Prime Minister Narendra Modi is expected to hold an all-party meeting to discuss the delimitation process in Jammu and Kashmir in New Delhi on June 24, 2021. The centre has invited 14 key political leaders from Jammu and Kashmir for the meeting including political heavyweights such as Congress’ Ghulam Nabi Azad, National Conference leaders Farooq Abdullah and Omar Abdullah and PDP chief Mehbooba Mufti.
The outreach has raised speculations on what the Prime Minister will discuss with the J&K political leaders. The discussions are speculated to involve the delimitation exercise in Jammu and Kashmir and the possible scheduling of Assembly Elections, which are expected to be held soon in the union territory.
This is the first time that the centre has made an attempt to reach out to the political parties in J&K after the abrogation of Article 370 in 2019 and the bifurcation of the erstwhile state into two Union Territories—J&K and Ladakh. Several senior political leaders were put under preventive detention before the move including PDP chief Mehbooba Mufti and NC President Farooq Abdullah and his son Omar Abdullah. They were finally released last year.
Prime Minister Narendra Modi had announced last year on the occasion of Independence Day that assembly elections would be held in J&K after the delimitation process in the Union Territory was over. Delimitation is crucial for kick-starting the political process in J&K. So what is delimitation in Jammu and Kashmir and why is it done?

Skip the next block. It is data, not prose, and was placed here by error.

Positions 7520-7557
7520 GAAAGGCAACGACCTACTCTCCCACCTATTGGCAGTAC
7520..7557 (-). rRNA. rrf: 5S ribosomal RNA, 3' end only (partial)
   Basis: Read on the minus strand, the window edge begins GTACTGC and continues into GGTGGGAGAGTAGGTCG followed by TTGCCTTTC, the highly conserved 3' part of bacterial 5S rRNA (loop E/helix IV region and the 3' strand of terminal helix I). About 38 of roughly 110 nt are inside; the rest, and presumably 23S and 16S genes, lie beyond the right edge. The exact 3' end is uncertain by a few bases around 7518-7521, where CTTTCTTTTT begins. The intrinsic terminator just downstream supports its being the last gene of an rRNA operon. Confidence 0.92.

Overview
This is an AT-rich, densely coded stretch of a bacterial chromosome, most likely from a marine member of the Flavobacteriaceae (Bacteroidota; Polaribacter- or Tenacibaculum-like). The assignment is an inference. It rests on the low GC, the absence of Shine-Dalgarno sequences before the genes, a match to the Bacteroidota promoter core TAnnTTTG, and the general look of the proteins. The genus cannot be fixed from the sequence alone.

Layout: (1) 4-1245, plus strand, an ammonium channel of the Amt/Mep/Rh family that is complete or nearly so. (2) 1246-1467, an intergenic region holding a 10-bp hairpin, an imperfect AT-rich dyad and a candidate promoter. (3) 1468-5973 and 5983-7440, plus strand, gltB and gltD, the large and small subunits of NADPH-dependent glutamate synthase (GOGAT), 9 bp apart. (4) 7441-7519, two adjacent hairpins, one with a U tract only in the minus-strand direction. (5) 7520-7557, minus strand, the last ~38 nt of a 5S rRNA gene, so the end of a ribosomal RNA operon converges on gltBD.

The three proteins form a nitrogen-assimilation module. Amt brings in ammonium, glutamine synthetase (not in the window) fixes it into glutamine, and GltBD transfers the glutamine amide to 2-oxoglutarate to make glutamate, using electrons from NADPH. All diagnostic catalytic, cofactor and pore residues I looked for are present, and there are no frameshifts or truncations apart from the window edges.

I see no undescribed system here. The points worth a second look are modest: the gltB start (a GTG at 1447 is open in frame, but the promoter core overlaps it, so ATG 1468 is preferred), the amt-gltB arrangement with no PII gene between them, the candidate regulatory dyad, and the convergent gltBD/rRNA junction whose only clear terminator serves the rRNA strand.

What is delimitation in Jammu and Kashmir?
Delimitation is the act of fixing or redrawing the limits or boundaries of territorial constituencies (Assembly or Lok Sabha seat) in a country or a province having a legislative body, as per the Election Commission.
The process involves dividing the country’s total area into smaller units, in order to conduct elections smoothly and efficiently and aim for better governance.
Who carries out the delimitation exercise in India?
The delimitation exercise is carried out by an independent high-powered panel known as the Delimitation Commission whose orders have the force of law and cannot be questioned by any court.
Why is delimitation done?
The delimitation exercise is carried out to represent changes in population over time. The main objective is to redraw boundaries based on the data of the last Census in a way so that the population of all seats, as far as possible, remains the same throughout the State.
• The key aim is to have equal representation to equal segments of the population in order to ensure a fair division of geographical areas so that all political parties or candidates contesting elections have a level playing field in terms of a number of voters.
• Delimitation exercise has been carried out over the years to redefine the area of a constituency-based on its population size.
• This exercise also involves reservation of Assembly seats for Scheduled Castes (SCs) and Scheduled Tribes (STs) in accordance with the Constitution.
How is delimitation done?
The exercise involves redrawing the limits of the assembly or Lok Sabha seat, which means that it may result in a change in the number of seats allocated to the states and union territories in the Lok Sabha as well as the Legislative Assembly.